As I prepared to leave Quito, I took a moment to reflect on how I felt throughout my time here. In my first month, I was overwhelmed with so many new things at once, working at a new PR agency and position in Quito, adjusting to working remotely…and acclimating a new country with a different language. In my second month I was more slightly settled in; I focused on taking on additional responsibilities of work, but still sometimes asked myself, “What am I doing here?”
As I reached my halfway mark, I finally felt more acclimated to my surroundings. And in the fourth month I even knew enough to function as a tour guide for my family when they visited in December. My fifth month included pushing myself with several projects and new responsibilities at work, as I relaxed in the city that started to feel like a home. And as I wrapped up my final month, I ended my time in South America with a trip through Peru which I will definitely be writing about shortly.
While not always easy, I can already look back on the lifestyle and career adjustments and feel extremely proud of where I am now. For this important Quito post, I want to discuss three lessons I learned from my time there and how they helped me both professionally and personally.
I love Quito, and it will always be a special place to me. I can affectionately say that it took some getting used to. It’s a city where businesses seem to never have change, so good luck using a $20 bill for a quick lunch (and the ATMs only give out $20s). It’s a city where you can forget about personal space, and a parking spot is wherever you leave your car. It’s a city where on New Year’s Day, men dress as scantily-clad women, walk into the middle of the street, and stop traffic until you pay a ‘toll’. The list could go on.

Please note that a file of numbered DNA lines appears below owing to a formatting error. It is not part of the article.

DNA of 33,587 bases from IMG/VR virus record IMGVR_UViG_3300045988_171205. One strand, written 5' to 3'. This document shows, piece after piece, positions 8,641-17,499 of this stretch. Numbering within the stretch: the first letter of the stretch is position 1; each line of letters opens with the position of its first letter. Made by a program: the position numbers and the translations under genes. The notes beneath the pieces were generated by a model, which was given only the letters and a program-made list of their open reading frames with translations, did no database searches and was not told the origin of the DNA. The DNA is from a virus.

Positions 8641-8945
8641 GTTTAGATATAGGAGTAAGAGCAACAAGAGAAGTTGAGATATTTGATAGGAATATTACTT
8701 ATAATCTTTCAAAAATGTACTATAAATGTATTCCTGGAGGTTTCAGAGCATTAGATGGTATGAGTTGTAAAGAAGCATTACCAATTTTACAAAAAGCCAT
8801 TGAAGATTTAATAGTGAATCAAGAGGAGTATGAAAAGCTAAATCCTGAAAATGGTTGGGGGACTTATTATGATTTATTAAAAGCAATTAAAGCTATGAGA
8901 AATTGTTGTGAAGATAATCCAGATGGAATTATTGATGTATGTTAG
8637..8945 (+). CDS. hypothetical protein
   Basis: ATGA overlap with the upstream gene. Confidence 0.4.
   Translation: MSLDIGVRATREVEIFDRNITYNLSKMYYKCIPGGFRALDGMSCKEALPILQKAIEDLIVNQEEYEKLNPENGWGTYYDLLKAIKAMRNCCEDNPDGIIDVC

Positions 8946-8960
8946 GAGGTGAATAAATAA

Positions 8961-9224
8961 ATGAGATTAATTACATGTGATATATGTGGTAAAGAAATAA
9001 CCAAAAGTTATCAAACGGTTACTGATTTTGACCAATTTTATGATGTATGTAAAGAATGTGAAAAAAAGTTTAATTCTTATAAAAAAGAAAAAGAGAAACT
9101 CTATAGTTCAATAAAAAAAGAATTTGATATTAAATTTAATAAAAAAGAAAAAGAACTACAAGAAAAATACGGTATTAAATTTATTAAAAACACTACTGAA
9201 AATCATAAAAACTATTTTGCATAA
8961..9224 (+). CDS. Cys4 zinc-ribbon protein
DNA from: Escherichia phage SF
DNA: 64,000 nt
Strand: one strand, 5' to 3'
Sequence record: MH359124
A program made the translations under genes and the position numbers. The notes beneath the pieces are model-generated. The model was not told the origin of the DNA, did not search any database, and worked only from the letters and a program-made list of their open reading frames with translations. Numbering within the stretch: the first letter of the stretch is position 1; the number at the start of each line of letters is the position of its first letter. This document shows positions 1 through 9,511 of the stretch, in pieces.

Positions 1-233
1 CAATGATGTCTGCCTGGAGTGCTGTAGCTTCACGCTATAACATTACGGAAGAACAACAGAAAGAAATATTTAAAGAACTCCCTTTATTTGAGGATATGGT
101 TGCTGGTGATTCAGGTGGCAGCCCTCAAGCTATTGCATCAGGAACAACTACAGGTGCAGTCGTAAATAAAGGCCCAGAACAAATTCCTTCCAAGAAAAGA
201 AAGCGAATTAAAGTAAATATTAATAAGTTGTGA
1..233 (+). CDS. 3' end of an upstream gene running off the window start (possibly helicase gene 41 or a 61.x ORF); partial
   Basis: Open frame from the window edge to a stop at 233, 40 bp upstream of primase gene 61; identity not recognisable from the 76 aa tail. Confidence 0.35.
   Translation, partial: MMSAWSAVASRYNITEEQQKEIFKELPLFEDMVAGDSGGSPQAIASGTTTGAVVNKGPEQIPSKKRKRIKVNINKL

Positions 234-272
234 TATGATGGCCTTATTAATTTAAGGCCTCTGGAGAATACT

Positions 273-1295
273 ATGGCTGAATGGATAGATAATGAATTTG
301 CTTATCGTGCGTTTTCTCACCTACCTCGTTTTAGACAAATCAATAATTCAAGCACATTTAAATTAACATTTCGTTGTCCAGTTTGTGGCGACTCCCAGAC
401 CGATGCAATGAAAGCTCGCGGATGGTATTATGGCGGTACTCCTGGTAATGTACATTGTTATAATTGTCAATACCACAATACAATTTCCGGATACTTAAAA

And while it took some time, I adjusted. I got used to the quirks of Quito, small talk in Spanish, and the ins and outs of how business is conducted here. As I was learning the business customs of Ecuador, I was also taking on more client engagement responsibilities, even leading in-person meetings on my own. It was a lot to pick up at once, but it helped me become more adaptable. You are never going to know all the answers going into something, but I was surprised by how much I had learned by the time it was over.
Getting used to any type of full-time job is tough. While I’ve adjusted since college, I still see the difficulty in work-life balance. (Shout out to any parents reading this, I don’t know how you do it). It took me some time to get out of the work, eat, sleep cycle that many recent-grads go through. There are several activities I found in Boston that helped me break that boring cycle, including a weekly night to see friends, exercise routines, and a part-time gig as a trivia host. Whatever hobbies you enjoy, I highly recommend dedicating time to learning something new. In Quito, this new skill was Spanish. Taking an hour long class at 7:30am every morning wasn’t easy. There were plenty of mornings when I woke up and the last thing I wanted to do was go to a class…and then start my work day.
Regardless, (sort of) learning Spanish was absolutely worth the effort. It allowed me to communicate and function in Quito, of course, but I also believe that keeping your brain active and taking in new information has secondary benefits. I was more confident at work, took more chances, and felt like I could handle more in general. It doesn’t have to be a new language, it could be an instrument, writing or Chess. From my experience, there will be times you don’t want to practice, but there won’t be times you regret it.
Keep Pushing Boundaries
Lastly, I learned that if I feel too comfortable, it might be time for a change. Did I have concerns after responding to the email asking if anyone wanted to move to Ecuador for six months? After 2 years in Boston, I felt established there, with my friends, girlfriend and job. Was I willing to give up my comfort zone in exchange for a city where I barely knew enough of the language to order lunch? Guess so.
I believe that just like learning and adapting, pushing your boundaries can help you evolve for the better. In both my personal and professional life, I feel like this is the furthest I have ever pushed myself, and I have grown tremendously as a result.
While I will always look back on this time in Quito fondly, I want to keep pushing myself. No matter what, I know the past 6 months will help me remember all of the benefits that come from new experiences and challenges.